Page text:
Everything else about him reminds me of what one usually get from a bunch of "Nuh uh mah villain is stronger than -yours-!" arguments.

 

Sadly neither Revan nor The Emperor are a huge focus on vanilla SWTOR.

Each Class has kind of their own set of villains or antagonists...  usually it's one main antagonist per chapter, and the great majority of these characters have pretty much nothing to do with The Emperor, in most class stories you barely hear about him in passing.

 

That's the reason why the character of The Emperor is very underdeveloped in this game, in my opinion his character should have been involved in all 8 class stories IN SOME WAY, not just 2 or 3.

 

From what I understand halfway through development of SWTOR they realized they have to tie SWTOR to KOTOR somehow and they brought in Drew Karpyshyn to sprinkle in some Revan/Emperor Storylines on some of the class stories and in some flashpoints. 

 

If you ask me, to go around calling themselves KOTOR 3, they should have connected their story to their previous games much better than what they did, all characters should have explored AT LEAST IN SOME WAY previous events of KOTOR and KOTOR 2. Like finding a Holocron of Darth Nihilus (and have him teach you something), or finding Clan Ordo who are honoring the promise Canderous made to Revan, The Exile could have appeared as a Force Ghost and mentor the Jedi Consular, things like that. Instead what we have are very minor references, very small cameos, and a story that 99% deals with new characters and doesn't deal with the past, it just feels disconnected from the rest of the franchise.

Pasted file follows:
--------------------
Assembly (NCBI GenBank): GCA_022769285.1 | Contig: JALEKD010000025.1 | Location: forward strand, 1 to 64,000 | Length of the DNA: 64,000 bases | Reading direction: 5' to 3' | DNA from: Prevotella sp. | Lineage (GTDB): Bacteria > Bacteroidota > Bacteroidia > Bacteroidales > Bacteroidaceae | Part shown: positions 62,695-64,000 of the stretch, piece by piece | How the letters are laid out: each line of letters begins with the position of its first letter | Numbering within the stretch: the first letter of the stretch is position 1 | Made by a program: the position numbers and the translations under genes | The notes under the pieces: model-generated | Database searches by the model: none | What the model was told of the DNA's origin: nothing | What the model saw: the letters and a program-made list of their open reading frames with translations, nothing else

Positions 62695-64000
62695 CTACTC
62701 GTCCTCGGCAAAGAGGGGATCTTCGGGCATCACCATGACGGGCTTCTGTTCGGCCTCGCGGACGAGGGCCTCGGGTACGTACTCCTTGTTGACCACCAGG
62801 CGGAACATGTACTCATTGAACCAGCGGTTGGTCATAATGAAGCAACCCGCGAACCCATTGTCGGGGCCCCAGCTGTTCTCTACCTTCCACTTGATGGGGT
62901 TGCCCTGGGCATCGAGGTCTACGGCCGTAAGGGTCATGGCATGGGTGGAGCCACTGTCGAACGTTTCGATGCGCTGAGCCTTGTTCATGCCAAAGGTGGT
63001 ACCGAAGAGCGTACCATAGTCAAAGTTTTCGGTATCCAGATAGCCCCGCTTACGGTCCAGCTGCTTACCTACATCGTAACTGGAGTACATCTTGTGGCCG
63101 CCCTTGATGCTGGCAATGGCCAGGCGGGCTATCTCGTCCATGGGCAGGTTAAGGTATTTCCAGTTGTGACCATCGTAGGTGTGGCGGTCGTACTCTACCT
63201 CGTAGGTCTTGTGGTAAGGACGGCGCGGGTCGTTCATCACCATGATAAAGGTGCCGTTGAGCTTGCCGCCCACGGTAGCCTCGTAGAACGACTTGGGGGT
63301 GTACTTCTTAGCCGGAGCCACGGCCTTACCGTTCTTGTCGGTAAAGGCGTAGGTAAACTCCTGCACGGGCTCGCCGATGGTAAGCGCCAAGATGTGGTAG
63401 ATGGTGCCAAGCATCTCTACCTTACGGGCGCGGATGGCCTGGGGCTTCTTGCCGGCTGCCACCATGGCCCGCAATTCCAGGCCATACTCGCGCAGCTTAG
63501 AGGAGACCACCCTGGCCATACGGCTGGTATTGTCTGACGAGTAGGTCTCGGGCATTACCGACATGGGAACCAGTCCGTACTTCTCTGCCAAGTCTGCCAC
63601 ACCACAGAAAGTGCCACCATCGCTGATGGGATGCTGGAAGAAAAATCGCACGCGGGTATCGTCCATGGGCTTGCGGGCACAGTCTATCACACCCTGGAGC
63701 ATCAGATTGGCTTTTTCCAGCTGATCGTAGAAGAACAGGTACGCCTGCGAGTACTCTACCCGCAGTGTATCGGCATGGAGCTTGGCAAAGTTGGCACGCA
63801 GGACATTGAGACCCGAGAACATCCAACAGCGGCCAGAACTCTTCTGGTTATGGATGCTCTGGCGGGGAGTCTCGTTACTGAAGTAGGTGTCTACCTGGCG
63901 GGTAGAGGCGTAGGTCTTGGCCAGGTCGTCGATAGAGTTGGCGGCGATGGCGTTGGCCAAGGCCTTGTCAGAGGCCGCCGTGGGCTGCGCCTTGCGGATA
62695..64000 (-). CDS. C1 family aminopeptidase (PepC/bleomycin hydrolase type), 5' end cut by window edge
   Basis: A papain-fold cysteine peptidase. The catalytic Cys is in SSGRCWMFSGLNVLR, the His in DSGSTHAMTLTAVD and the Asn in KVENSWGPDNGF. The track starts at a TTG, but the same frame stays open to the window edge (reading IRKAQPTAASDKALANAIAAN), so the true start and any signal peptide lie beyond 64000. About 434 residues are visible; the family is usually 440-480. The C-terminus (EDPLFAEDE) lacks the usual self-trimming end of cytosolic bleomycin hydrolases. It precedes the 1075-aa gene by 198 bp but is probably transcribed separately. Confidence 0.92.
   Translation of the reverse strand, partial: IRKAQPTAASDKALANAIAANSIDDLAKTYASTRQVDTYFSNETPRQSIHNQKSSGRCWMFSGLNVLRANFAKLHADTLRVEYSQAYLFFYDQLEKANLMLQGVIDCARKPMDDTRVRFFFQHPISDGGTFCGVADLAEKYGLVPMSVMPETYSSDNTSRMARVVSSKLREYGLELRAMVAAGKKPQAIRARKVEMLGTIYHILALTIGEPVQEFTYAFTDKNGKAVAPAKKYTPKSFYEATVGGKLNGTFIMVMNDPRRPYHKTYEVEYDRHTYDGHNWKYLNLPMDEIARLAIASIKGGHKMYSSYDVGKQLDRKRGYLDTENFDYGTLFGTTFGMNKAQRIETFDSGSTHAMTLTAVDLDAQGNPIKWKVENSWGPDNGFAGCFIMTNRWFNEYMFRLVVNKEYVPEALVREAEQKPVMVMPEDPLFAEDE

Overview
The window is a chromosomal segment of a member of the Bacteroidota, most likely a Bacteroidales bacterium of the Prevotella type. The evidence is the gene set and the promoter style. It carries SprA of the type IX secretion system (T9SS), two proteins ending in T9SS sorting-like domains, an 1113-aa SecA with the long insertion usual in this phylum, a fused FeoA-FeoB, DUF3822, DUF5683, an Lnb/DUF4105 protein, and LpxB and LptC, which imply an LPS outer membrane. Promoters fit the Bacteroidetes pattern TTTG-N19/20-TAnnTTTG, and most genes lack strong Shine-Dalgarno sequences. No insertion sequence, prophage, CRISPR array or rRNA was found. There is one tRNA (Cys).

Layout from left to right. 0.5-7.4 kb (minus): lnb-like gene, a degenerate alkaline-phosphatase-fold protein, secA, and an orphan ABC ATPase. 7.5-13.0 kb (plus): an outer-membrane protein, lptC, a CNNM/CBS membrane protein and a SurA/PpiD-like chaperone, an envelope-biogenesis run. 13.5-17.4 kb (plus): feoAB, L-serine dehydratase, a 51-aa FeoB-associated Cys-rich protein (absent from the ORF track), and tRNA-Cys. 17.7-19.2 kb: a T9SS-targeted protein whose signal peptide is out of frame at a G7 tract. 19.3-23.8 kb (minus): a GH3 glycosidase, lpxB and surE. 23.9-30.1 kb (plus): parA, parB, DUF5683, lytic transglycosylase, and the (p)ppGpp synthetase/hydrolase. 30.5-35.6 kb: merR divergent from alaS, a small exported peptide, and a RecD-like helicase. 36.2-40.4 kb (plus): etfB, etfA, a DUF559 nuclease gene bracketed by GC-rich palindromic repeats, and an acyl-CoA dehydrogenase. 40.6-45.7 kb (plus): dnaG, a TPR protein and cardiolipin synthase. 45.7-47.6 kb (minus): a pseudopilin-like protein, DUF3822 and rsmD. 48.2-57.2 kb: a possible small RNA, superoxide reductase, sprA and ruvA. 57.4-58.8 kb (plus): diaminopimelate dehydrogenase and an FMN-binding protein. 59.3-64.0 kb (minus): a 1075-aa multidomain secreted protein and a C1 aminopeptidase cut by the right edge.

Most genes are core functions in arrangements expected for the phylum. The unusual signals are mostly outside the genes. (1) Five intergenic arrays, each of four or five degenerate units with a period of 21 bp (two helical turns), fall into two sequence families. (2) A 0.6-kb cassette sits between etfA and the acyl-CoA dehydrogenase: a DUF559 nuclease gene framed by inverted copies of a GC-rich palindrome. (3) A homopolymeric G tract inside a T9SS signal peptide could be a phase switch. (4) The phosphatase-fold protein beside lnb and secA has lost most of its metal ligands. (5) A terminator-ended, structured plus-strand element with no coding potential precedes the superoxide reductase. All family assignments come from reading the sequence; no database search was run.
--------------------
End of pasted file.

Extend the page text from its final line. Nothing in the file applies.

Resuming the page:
Revan barely showing up in swtor was for the best. Though it was pretty cathartic to shove a lightsaber down his throat after certain things(specifically the revan novel and that all I'll say about -that- subject).

 

I doubt the emperor being more involved would've improved anything. He's pretty much just a dry "moahahahaha i am teh evhulz" villain who's goal is galactic scale genocide Nihilus style. I'm not sure how they could've managed to salvage -that-. At least not going by how he's been presented so far in the game. Trolling the guy and doing the darkside option at the end of the JK questchain was pretty much the only times I enjoyed his presence.